Are you sick of flat batteries in your camp lights, drinking warm beer, and not being able to charge your phone when you and your family get the chance to hit the road? Having to constantly be in range of a supermarket or run the car for an hour a day to charge your devices is a hassle and puts a limit on your ability to really embrace the outdoors. But there is a simple solution to these issues. 12V power is becoming an essential for many travellers looking to get off road and off grid with all the comforts of home. With a little bit of know-how and the right gear you can wire up your vehicle to be a reliable 12V powerhouse.
For the weekend trip…
There are a few different options for powering your gear while on the road but one thing you will always need is a secondary battery. Having a second battery means that you can power and charge all your devices while not draining your engine battery, so you’ll always be able to start the car and drive home. To find out which secondary battery type is right for you, check out our guide to auxiliary batteries.
If you’re planning to get away for only a weekend at a time, the simplest setup you can do is two batteries and a dual or smart battery isolator. The Smart Start Smart Battery Isolator protects the engine battery from being discharged so low that you can’t start your car by isolating the second battery whilst you draw power for your accessories from it. These little gadgets are also perfect for older vehicles with a fixed voltage alternator. By using a smart battery isolator your accessories might deplete your secondary battery, but you will never have to worry about your start battery going flat and leaving you stranded in the middle of nowhere.
As far as 12V accessories for the weekend trip go, it’s really up to you. We’d suggest a few camping lights and possibly a 12V fridge – though if you’re travelling in the colder months, keeping ice frozen in a cooler shouldn’t be that difficult.
For the longer trip…
If you’re looking to go on a longer trip, further off grid, or just want your gear powered constantly, a more consistent power source is necessary. For this, we’d suggest a slightly different 12V charging setup. For more flexibility, in terms of charging and suitability for different alternator types, installation location and amp hour capacity, DC-DC battery charging is the way to go. We’d recommend the REDARC BCDC range as they are designed to charge a second battery to a proven 100%, prolonging the life of your auxiliary battery and keeping your gear charged and running for longer.
The BCDC range not only keeps your secondary battery from draining your engine battery but will also charge your secondary battery while you’re driving. BCDC chargers can be installed in a canopy right next to your battery or in the engine bay. BCDC In-Vehicle Battery Chargers come in a range of different Amp sizes so to find what charger will best suit your car and power requirements check out the REDARC Dual Battery Calculator. It takes both your vehicle and power consumption needs into account and suggest the best dual battery charging solution.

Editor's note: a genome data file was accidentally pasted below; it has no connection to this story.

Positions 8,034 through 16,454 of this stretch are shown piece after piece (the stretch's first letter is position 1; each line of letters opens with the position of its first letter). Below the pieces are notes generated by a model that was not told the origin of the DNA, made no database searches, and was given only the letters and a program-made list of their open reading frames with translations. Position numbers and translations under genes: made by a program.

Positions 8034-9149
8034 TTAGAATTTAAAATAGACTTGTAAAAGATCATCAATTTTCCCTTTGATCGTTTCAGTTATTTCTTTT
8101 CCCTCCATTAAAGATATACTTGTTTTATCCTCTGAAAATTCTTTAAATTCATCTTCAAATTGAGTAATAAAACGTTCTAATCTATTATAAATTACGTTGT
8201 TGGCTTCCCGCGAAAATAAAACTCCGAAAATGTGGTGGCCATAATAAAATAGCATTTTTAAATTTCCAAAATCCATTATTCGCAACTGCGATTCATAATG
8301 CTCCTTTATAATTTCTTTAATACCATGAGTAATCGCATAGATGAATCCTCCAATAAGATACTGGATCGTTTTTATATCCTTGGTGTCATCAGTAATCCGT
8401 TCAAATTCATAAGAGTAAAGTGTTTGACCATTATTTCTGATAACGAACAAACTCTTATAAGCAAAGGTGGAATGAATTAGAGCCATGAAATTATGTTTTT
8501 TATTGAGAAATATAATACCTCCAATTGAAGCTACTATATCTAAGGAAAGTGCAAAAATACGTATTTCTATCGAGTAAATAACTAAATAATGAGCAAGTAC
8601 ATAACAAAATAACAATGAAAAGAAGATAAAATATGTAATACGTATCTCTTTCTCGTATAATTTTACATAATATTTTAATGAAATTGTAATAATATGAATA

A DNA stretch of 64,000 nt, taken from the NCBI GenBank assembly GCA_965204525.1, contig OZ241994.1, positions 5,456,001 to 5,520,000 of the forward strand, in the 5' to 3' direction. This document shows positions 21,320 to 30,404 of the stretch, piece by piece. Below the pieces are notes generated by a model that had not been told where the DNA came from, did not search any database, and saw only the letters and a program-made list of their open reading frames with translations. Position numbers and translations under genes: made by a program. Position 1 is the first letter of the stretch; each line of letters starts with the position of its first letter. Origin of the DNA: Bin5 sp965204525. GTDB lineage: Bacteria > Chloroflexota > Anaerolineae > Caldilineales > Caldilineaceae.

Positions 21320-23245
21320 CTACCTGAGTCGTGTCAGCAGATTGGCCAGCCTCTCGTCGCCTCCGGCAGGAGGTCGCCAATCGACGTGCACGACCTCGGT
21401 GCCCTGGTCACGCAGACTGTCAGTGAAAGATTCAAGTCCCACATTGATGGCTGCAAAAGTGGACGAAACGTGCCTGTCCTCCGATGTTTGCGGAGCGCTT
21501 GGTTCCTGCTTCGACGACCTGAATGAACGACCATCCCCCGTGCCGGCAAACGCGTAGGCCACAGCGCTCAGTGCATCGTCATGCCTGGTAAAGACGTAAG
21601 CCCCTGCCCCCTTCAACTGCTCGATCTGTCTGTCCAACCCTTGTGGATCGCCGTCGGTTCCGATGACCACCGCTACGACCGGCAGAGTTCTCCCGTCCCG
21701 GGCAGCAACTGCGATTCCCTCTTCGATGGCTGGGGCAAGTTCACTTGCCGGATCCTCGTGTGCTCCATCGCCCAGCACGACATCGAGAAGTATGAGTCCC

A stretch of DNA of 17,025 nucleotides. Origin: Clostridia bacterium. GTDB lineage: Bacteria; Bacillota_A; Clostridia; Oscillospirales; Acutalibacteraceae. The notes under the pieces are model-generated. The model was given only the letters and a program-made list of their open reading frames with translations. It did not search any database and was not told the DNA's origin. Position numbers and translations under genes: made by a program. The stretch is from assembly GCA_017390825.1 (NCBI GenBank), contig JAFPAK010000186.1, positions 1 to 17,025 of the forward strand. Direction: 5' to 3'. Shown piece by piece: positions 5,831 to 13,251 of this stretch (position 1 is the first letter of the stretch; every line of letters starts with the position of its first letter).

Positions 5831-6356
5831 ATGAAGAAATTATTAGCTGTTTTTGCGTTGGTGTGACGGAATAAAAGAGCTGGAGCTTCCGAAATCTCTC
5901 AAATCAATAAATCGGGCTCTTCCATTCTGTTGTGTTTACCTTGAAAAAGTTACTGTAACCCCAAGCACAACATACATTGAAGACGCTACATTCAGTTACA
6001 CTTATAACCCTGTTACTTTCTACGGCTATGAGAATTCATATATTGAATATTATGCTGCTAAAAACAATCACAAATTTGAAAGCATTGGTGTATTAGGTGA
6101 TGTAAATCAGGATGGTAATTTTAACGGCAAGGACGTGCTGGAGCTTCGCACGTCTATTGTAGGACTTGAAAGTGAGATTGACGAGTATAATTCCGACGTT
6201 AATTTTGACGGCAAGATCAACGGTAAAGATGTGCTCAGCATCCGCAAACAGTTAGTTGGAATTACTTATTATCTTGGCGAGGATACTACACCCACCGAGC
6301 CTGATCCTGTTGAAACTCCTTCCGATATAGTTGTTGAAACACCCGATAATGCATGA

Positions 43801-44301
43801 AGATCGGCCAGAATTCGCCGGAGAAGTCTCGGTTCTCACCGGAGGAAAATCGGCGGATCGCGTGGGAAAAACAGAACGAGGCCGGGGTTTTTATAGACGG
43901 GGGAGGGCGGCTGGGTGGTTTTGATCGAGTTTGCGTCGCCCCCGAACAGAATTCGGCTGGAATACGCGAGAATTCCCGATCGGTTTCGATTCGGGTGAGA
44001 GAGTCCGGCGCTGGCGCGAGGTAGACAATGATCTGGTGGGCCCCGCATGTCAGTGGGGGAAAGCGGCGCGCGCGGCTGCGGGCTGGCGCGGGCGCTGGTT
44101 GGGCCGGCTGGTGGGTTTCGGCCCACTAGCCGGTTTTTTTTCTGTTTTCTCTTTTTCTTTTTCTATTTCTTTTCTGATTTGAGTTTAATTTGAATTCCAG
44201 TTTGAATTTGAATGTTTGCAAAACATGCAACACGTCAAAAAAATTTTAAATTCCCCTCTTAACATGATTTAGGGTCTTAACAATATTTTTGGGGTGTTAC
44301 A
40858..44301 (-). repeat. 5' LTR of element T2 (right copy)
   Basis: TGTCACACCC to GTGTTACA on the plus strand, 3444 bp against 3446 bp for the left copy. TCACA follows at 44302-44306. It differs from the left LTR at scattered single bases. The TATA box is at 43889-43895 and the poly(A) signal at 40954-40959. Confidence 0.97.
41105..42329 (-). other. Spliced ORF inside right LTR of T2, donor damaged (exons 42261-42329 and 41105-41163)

One of our must have 12V accessories for extended travel is a 12V fridge. A simple solution to the issue of melting ice and soggy food in coolers, a 12V fridge connects to your secondary battery and can be a lifesaver when it comes to having fresh food and cold beers on the road. For more information on connecting a fridge to your 12V setup check out our post on how to power a fridge in your 4WD.
For extended off grid travel…
It’s a lifestyle many of us long for, being able to get away for months at a time or living on the road. This type of lifestyle requires consistent power that you have to be able to rely on. It also means that you might want a little more control and monitoring, so you’ll always know how charged your battery is and how many days until it goes flat. For this, we’d suggest The Manager30.
With 30Amps of power output, it works in a similar way to the BCDC In-Vehicle Chargers, but an attached screen allows you to always keep track of your battery state of charge. As six products in one it is a whole battery management solution.
Another thing you might want to consider if you’re planning to spend more than a week or so off grid is solar. To keep your batteries charging and 12V gear running when your vehicle is not on, solar panels keep your secondary battery topped up without having to worry about running the car to charge it. Solar panels allow you to be fully off grid or parked up camping for long stretches of time. To learn about calculating your power consumption needs and figuring out what size solar panel wattage you’d need see our post on how to calculate power requirements for overlanding.
While powering all your accessories and devices off road can seem like a daunting task, we hope we’ve helped knowing how to take your overlanding setup to the next level a little clearer. For more information on the perfect dual battery setup for you check out Shaun Whale’s video below.